The next step I had to take was to obtain or create a UV Exposure box. I had already had experience with one due to another interest but that model, while easily up to the task, was prohibitively expensive. I looked at a few other off-the-shelf models but I wasn’t willing to make such an outlay for a piece of equipment that would only be used occasionally.
I resolved to make one and started to do some research. My first thought was to use UV Fluorescent tubes but it wasn’t long before I came across designs using UV LEDs. LEDs have many advantages over fluorescent tubes. LEDs are tough and in general are less power hungry than tubes as well. I found some UV LEDs on eBay. 100 units for a few GB £s. I ordered two lots. I then went looking for a box. Again, eBay turned up trumps and I found an ideal pre-made wooden box. This was around £6 but it would cost me lots more in money and effort to make one. The last thing I needed, aside from some hook-up wire, was something to mount the LEDs on. Since the hole point of the excercise was to make PCBs, I wasn’t in a position to fabricate a layout so I ordered some strip board.
Box sourced from eBay
Once the parts arrived, I worked out, how much strip board I could fit in the lid and prepared the pieces accordingly. I then worked out, how many LEDs I could fit in equidistantly. I had a 9V power supply with enough uuumph! (Power) to supply a matrix of LEDs direct so I divided tracks up on the strip board to accommodate this. Each LED required 3V so three in series would be 9V. I divided across all of the boards and worked out where the links would need to be.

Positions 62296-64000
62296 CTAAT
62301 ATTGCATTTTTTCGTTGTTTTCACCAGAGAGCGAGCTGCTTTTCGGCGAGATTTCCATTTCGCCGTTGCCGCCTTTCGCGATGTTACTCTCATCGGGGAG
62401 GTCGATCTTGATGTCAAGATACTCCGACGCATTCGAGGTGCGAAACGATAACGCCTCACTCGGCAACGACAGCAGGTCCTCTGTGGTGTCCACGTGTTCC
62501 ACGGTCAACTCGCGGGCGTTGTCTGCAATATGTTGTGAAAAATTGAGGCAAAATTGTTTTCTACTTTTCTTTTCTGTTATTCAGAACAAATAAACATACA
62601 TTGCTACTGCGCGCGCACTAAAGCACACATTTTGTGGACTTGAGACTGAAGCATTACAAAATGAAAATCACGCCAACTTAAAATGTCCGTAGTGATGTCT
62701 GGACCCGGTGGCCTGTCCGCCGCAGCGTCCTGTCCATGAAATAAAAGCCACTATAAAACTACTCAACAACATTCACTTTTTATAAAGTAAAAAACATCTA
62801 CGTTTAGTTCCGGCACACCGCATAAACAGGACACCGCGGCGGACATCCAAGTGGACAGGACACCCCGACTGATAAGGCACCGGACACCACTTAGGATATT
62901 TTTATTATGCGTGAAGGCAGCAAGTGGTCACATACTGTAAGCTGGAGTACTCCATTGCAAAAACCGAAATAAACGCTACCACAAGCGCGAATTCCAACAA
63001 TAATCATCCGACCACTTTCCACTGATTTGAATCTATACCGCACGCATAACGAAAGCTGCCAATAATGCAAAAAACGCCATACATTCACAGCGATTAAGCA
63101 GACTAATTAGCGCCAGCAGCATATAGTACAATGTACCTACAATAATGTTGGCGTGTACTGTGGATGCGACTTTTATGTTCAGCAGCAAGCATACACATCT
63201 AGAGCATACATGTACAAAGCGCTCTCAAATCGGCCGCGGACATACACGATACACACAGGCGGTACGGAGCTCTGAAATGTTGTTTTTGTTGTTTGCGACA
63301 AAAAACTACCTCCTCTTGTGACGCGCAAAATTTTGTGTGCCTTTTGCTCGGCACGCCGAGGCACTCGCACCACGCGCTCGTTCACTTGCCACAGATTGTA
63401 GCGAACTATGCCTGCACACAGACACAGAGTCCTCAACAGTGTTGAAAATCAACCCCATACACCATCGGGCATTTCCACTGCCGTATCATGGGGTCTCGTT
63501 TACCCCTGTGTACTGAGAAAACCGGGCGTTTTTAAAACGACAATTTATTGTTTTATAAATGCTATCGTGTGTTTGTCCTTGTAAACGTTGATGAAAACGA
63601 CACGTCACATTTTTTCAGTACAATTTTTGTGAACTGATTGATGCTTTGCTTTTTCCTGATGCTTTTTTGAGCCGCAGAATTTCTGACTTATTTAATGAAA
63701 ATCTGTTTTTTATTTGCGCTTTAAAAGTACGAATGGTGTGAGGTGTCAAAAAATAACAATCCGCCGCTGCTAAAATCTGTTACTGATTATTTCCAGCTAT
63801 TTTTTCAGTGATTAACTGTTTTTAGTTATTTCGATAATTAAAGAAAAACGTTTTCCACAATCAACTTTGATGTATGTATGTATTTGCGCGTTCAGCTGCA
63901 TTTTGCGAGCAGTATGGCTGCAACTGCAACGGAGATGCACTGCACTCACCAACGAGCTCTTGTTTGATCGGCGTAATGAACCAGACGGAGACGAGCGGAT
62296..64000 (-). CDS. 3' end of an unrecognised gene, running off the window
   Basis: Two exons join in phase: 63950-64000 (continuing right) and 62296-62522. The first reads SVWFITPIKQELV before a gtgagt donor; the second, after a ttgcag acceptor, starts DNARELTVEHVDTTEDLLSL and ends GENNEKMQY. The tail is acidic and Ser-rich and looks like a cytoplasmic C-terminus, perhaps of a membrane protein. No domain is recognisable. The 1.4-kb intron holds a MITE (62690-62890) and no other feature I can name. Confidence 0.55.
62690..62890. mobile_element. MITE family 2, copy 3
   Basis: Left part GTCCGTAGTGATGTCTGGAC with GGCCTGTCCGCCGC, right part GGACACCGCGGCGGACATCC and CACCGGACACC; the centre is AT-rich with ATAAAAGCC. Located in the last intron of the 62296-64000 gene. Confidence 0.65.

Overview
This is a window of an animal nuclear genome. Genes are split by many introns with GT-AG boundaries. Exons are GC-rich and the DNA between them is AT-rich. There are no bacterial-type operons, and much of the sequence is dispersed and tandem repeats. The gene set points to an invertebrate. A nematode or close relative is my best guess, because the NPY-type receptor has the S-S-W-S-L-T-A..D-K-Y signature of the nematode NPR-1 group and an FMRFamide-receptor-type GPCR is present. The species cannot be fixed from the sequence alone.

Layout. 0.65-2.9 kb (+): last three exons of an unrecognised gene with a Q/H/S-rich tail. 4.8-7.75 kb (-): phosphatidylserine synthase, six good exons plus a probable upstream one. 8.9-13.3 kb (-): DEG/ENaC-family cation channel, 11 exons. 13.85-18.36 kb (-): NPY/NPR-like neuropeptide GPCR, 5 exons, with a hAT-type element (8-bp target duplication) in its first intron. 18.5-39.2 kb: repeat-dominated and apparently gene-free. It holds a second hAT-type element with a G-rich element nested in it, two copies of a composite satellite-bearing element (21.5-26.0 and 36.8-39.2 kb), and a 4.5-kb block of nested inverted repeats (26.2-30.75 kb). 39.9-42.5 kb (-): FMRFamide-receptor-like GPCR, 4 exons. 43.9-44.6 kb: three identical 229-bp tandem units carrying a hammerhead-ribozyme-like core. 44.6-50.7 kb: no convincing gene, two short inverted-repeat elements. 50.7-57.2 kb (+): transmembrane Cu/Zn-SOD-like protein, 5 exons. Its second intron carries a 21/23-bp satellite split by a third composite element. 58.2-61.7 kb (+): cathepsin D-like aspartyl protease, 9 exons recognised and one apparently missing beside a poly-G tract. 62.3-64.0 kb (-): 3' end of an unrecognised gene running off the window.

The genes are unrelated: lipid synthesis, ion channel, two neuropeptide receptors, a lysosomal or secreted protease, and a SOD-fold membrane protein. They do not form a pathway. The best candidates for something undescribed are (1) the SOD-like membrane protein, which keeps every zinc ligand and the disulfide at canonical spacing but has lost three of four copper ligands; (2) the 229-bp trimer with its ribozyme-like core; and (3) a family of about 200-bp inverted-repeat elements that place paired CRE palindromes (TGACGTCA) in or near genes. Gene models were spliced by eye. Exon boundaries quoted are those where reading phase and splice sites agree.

The open UV Exposure box revealing the safety switch and matrix of LEDs.
Close up shot of the LED matrix.
Whilst wiring all this up, I remembered that UV Light can be harmful. I’m not sure exactly how much damage these small devices could do but I wasn’t going to take any chances. I have heard tales of people being blinded by CD Rom LEDs so I thought it best to be safe. What I did was to engineer a safety cutout switch on the lid so that if the lid was opened during an exposure, the LEDs would immediately be extinguished. I found a micro-switch and bolted it to the front of the box.
UV Exposure Box Safety Switch on the lid of the box.
I then bolted a soft block of sponge on the opposing side to trip the switch. When closed the switch completes the power circuit, and when open, it breaks the connection.
UV Exposure Box Safety block.
The last step was to feed a power line out which I did at the lower side of the lid. This is plugged into the output of the timer. I was going to design a timer and build one on strip board but I came across a timer kit from Evil Mad Scientist which would do the job. I ordered this and once arrived, I built it and housed it in a box I had lying around.
UV Exposure Box Timer from Evil Mad Scientist
The timer is set to 3 minutes which I have found to be optimum for the process that I use. The timer board has DIL switches to set the time, although these could be made in a different fashion if you wanted complete control over the time value. The power for both the timer and the LEDs is fed into the left hand socket and the timed power emerges from the right and all that’s needed is to press the switch to initiate the exposure.
Next time, I’ll explain a simple exposure frame for transparencies and PCB material.
Please Note: UV (Ultra Violet) Light is harmful. It is not advisable to look at or be exposed to UV Light. If you choose to build a project like this, take sensible safety precautions and always face UV Light Sources away from yourself and others (this includes animals!) before applying power.